Thursday, May 05, 2011

"The Past is a Foreign Country"

It's a shame that L. P. Hartley's observation has been so overused that it now feels like a banal cliché, but that's the price to be paid for coming up with a good quote. To add insult to injury, Hartley didn't get a penny for it, whereas Lord Dundas (aka David "I've got my blue jeans on - ooh ooh" Dundas) was paid £10 every time his four-note jingle for the Channel Four ident was played. Life can be very unfair.

Anyway, to get to the point, today's illustrations are a good example of how social mores have changed over the last century.

We begin with a fine example of manliness and patriotism:

This heroic image is at odds with the indiscriminate, mechanised slaughter of trench warfare and I wonder what ex-servicemen must have felt when they saw images like this.

Next, we move forward a couple of decades to the Battle of Britain, when the RAF were busy teaching Jerry a lesson:

I expect that someone on the boat is saying "Gott in Himmel!" - one of the three stock phrases that war comics seemed to use (the other two being, of course "Achtung Spitfire!" and "Schweinhund!").

Viz comic once did a great satire of a Victor-style cartoon strip, in which a German submarine hits a Spitfire by firing a torpedo into the air, but its plucky RAF pilot dives underwater and machine-guns the submarine. It is patently absurd, but this 1940s book, featuring 'Flak' the dog, isn't that far removed from the Viz parody.

Sadly, Leonard 'Squiffy' Worthington is eventually shot down and he and Flak are sent to Stalag Luft III, but the ingenuity of the German prisoner of war camp isn't enough to stop man and dog from escaping:

Squiffy and Flak want to get back to England and continue fighting the Hun, so that they can make the world safe for young boys to admire swans:

'"Oh! How jolly!" Bryan exclaimed when first he saw the swan (page 70)'

'When first he saw the swan'? I didn't know that they had Google Translate back in the late 1940s.

Moving forward to 1954, here is a photo featuring 'Fabian of Scotland Yard'. Can you guess which person is Fabian? Also, make sure that you read the winning caption underneath:

Now we're in the lurid, steamy early 60s:

I initialy read the title as 'Sanitorium of Fear' but I think I was drawing from my own experiences.

"All because the bad girl was too much of a good thing"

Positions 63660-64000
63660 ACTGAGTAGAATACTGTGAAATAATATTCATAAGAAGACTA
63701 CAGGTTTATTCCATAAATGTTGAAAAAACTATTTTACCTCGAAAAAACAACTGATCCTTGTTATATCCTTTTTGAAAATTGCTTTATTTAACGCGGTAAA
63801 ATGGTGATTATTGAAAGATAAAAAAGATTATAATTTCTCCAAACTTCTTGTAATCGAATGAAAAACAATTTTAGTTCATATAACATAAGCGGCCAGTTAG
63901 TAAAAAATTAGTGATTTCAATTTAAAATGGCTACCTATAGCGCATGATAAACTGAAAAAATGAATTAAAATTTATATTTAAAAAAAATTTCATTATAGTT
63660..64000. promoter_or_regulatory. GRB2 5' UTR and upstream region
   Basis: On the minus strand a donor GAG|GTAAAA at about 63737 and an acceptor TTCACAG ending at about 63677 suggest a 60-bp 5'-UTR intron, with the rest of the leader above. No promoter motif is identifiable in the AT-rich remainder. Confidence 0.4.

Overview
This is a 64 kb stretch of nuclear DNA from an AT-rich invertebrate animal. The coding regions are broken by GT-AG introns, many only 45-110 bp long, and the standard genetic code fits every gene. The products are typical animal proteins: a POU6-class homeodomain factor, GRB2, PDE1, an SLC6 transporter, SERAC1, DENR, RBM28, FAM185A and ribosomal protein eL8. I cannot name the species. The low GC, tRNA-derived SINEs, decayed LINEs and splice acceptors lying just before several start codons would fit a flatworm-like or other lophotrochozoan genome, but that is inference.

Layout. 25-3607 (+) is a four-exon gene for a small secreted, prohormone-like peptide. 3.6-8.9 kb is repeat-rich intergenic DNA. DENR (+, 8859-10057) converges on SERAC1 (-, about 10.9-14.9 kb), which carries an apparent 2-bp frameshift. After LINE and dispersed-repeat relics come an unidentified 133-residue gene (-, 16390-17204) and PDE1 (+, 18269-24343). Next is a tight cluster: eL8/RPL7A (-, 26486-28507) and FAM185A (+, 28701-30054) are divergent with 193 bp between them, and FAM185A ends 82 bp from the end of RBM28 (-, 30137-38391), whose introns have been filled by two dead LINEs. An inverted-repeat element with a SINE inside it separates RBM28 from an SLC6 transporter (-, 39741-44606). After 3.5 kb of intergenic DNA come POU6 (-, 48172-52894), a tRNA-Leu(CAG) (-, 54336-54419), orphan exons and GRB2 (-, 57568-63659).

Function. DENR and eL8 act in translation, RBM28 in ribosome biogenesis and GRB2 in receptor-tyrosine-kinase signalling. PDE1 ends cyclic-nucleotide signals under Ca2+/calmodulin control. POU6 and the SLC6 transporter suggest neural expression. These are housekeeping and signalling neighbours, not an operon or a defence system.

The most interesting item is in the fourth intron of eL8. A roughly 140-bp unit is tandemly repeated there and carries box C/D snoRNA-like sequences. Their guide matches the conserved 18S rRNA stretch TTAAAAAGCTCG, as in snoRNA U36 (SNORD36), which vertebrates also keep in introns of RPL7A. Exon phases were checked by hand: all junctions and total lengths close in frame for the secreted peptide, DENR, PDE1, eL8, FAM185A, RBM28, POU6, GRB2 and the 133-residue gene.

Finally a very odd cover that looks as if two women are assaulting one of the Osmonds (and even worse, one of them might be Marie Osmond).

When I filled my tank up with diesel this morning, I was appalled to see that the total came to £61 and wondered how long I could afford to keep commuting to work. But after seeing today's selection of books, I know that I'd pay a much higher price if I left.


The Poet Laura-eate said...

Priceless indeed.

lucy joy said...

I bet Fabian overused the line "I'm not racist, some of my best friends..."
I feel a caption competition is in order for the ludicrous Scream Street cover. And surely that swan line is a euphemism? Maybe I should stop reading Viz...

Ryan MCFC said...

I don't know this quote (maybe it's more used in UK) but it couldn't be more true. Also, I will flip the script on it a little and say "Some foreign countries are the past."

Hmm, that is not as catchy, but living in China for the last two years has really made me realize that a lot of what we find "strange" here, we would have also found strange in the "developed" countries 60 to 75 years ago. They are not going to take 60 years to change those things here though. So, visit now if you want to experience them.

When I briefly lived in NZ a decade back I also got the impression that I could experience life a little more like my fathers generation did. I love that because it is probably the closest to time travel I'll ever see.

Georgie said...

The Wonder Book of Soldiers - does it have the terrific inside front and back montages? The other Wonder Books have a two page spread of little vignettes (all having something to do with the book's subject) inside the front cover - say, a couple putting up a tent, or looking at the landscape. Then, when you look at the back cover, all the tiny scenes have gone disastrously wrong (the tent collapses, a bull charges from behind). Would be lovely to see the version from this Wonder Book....?

Little Nell said...

For some reason, when I first read L.P. Hartley in your post it didn't register 'The Go-between' in my brain, but a classic advert about an old man in a bookshop asking for a book called 'Fly Fishing' by J.P Hartley; it must have been the bookshop connection.

I agree with Luce, it's not the swan which got Bryan over-excited. I don't think he is looking at the swan at all; his eyes are focussed on something far loftier and more distant, which made him shout out 'How jolly!' Perhaps it was some boy scouts encamped on the opposite bank - a jolly jamboree. And that would be a euphemism.

Between Channels said...

'Scream Street' - the street where gang girls assault men? Love these covers.

Sam Jordison said...

All of these are marvellous. I wish those 1960s books were as good as their covers... All the ones I've tried to read have never quite lived up to that fantastic promise.

lucy joy said...

I've a caption to offer for Scream Street; lady in blue jumper exclaiming: "Brian! You WILL swallow that Rohypnol".